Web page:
Class Projects

Here are a few ideas for class projects. Send me email if you are interested in one of the projects.

1. Analyzing Large Collections of Text Documents.

A large collection of text documents can be condensed to a matrix A , where each column represents a document and each row stands for a word. A_{ij} is nonzero if the word i occurs in document j. The total number of rows equals all the distinct words in all the documents (non-content bearing words such as "and", "the", "a" etc. are deleted), while the total number of columns in A equals the total number of documents. The matrix A will be sparse when the number of documents is large, since each document will typically contain only a small subset of the total number of words.

By using techniques in linear algebra, it is possible to "intelligently" process a large collection of documents. Two applications are

  1. Automatically create a conceptual hierarchy of the text documents, e.g., if there are documents about sports, politics and science, automatic techniques are able to reasonably and automatically recognize such partitions. Such clustering algorithms exploit statistical co-occurrences of words, and work surprisingly well. The ultimate goal would be to create a hierarchy like Yahoo!'s in an automated manner.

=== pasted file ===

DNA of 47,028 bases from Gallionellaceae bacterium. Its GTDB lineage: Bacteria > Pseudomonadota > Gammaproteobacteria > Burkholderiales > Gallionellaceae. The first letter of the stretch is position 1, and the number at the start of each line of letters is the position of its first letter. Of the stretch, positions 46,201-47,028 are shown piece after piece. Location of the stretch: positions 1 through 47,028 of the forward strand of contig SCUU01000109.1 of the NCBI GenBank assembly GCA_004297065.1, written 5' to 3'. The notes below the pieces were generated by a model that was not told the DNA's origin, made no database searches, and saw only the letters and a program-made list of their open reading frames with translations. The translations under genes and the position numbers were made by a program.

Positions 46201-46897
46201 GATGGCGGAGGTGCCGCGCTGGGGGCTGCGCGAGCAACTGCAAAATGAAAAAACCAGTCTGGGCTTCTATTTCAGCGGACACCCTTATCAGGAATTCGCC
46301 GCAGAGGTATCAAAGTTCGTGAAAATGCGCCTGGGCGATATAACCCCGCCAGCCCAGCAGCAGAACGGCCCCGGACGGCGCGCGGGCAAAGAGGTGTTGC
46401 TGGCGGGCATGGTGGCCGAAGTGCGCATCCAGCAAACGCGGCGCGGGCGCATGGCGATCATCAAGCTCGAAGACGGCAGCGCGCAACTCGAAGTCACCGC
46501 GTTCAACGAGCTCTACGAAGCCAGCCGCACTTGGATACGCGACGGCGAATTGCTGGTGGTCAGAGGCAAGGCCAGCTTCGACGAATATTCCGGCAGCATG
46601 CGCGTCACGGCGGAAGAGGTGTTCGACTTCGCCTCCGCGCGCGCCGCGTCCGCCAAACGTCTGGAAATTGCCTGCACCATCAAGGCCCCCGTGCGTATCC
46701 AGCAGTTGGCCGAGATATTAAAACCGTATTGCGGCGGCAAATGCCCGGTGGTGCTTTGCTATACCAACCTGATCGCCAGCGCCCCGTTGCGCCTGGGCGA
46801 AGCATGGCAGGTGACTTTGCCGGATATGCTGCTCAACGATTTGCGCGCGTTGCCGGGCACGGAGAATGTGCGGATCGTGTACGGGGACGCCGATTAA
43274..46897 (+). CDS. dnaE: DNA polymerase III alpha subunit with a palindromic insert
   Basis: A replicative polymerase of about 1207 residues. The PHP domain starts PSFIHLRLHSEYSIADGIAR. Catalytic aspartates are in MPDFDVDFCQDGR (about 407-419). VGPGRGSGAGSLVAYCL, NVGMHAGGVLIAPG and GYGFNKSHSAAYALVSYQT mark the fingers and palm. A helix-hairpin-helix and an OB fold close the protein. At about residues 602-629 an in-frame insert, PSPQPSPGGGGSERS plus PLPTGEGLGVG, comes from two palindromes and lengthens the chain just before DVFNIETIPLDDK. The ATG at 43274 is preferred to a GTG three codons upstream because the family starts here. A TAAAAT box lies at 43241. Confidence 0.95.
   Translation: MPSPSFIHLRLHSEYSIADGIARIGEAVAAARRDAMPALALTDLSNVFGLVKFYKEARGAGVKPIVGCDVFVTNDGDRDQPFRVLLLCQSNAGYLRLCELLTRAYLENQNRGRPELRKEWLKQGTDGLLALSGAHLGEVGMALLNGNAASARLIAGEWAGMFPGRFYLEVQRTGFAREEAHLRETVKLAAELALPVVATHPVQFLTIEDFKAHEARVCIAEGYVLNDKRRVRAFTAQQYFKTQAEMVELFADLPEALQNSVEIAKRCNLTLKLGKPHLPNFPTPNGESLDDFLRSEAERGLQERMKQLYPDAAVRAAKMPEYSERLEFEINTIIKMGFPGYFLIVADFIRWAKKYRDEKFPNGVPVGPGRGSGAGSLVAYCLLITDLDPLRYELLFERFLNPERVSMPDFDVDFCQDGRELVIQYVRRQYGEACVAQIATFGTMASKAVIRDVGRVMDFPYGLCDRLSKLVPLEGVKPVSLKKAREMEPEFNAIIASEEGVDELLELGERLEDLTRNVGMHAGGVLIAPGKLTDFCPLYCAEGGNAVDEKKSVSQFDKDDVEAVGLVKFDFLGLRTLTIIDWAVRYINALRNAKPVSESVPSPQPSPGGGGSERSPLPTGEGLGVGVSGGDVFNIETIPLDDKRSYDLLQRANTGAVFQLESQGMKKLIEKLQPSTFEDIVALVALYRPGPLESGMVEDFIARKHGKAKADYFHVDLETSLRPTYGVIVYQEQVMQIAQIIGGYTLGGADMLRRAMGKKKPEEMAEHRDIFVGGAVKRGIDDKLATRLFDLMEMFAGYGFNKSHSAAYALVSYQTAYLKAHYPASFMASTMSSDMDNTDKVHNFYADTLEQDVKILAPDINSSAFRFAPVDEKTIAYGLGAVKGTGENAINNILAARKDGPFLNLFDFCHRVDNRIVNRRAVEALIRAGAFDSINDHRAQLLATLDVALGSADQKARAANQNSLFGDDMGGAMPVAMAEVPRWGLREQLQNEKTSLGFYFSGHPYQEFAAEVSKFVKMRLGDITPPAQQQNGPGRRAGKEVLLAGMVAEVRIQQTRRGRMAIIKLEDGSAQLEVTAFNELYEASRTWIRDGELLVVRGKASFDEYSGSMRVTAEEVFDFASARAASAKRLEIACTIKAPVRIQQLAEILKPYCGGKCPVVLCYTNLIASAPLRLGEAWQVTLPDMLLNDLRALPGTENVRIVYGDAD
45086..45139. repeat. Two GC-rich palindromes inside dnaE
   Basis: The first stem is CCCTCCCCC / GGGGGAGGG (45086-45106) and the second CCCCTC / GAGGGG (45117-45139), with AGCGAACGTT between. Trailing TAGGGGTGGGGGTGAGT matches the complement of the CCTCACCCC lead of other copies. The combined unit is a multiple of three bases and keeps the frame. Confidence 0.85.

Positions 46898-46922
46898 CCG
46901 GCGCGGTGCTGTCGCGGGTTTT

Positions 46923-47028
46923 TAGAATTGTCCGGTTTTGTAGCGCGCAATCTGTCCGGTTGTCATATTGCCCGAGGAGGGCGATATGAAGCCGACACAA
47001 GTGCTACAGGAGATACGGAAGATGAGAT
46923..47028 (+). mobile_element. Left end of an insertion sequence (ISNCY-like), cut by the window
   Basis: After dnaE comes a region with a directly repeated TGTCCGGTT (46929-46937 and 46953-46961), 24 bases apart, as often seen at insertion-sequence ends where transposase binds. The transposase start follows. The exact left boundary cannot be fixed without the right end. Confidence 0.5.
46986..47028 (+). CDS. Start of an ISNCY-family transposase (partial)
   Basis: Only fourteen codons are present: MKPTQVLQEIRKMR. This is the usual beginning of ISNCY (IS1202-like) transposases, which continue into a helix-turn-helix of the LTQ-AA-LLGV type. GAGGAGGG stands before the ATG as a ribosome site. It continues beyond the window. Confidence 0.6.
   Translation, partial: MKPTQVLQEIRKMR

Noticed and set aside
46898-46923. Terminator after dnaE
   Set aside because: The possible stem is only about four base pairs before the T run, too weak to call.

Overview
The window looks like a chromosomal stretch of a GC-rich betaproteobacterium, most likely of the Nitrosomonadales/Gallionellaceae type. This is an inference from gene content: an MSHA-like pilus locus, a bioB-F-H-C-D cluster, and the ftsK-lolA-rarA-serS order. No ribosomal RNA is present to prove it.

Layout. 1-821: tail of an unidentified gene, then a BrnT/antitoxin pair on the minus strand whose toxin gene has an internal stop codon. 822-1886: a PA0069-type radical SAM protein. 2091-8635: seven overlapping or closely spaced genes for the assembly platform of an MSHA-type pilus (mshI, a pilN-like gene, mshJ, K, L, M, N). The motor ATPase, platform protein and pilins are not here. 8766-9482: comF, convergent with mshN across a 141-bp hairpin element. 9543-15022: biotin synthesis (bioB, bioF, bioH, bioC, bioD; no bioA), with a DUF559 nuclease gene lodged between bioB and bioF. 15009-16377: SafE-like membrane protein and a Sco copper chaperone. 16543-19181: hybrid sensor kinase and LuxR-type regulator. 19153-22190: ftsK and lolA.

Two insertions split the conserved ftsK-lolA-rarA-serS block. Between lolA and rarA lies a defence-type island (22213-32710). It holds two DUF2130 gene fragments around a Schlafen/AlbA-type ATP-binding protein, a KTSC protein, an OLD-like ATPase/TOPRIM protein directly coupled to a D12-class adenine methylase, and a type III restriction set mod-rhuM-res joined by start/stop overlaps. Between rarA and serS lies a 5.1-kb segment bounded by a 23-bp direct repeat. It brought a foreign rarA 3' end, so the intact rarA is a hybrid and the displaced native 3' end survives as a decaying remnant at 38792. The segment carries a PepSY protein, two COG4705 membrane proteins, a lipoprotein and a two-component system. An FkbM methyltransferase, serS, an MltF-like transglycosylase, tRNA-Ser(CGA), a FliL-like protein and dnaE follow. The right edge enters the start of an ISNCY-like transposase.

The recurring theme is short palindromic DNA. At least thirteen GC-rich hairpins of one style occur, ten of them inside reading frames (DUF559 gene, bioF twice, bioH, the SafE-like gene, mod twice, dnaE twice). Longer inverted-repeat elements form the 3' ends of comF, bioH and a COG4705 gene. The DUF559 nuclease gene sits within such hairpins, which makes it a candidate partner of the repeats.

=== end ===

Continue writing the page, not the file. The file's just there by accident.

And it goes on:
2. Query retrieval that is better than keyword search. By exploiting statistical co-occurrences of words, linear algebra techniques can help in alleviating the problems of synonymy (many words for one concept) and polysemy (one word used in different contexts).
Some of the numerical techniques are the based on the SVD ( Latent Semantic Indexing ), and there are some newer and faster ones (ask me!).

Goal of Project: Understand the basic ideas, and implement a few in software. For the software implementations, you would need some experience in using tools such as Lex (for parsing) and implementing hash tables .

Additional Resources

  • Bibliography.
  • The SMART data sets.
  • The TREC home page.
  • Common resources .
  • 2. Computing the SVD by Sub-sampling.

    An important problem in many applications is to compute the leading singular values and singular vectors (SVD) of a matrix A . However, this computation can be too expensive when A is large. A way to approximate the SVD of A is to compute the SVD of an appropriately chosen submatrix of A . Recently, this idea has been applied to processing large collections of text documents (see Project 1 above). See some papers ( [1] & [2] ) by Ravi Kannan and colleagues.

    Goal of Project: Understand the sub-sampling strategy outlined in the above papers. Implement the strategy and apply it to the matrices that arise from handling large text collections.

    3. Spectral Graph Partitioning.

    A graph G = (V,E) is a set of vertices and edges. A classical hard (NP-complete) problem is to partition V into two parts such that the number of edges that cross the two partitions is minimum among all possible 2^|V| partitions.

    Many heuristics exist for approximating the optimal solution. One successful global heuristic partitions the graph based on eigenvectors of the associated adjacency or Laplacian matrix associated with the graph. Most large graphs that arise in applications lead to sparse matrices, so Lanczos based algorithms for computing eigenvectors are commonly used. There is a lot of existing literature on using eigenvectors for spectral graph partitioning. An overview of graph parititioning, and various algorithms is available in lectures notes ( [1] & [2] ) by Jim Demmel .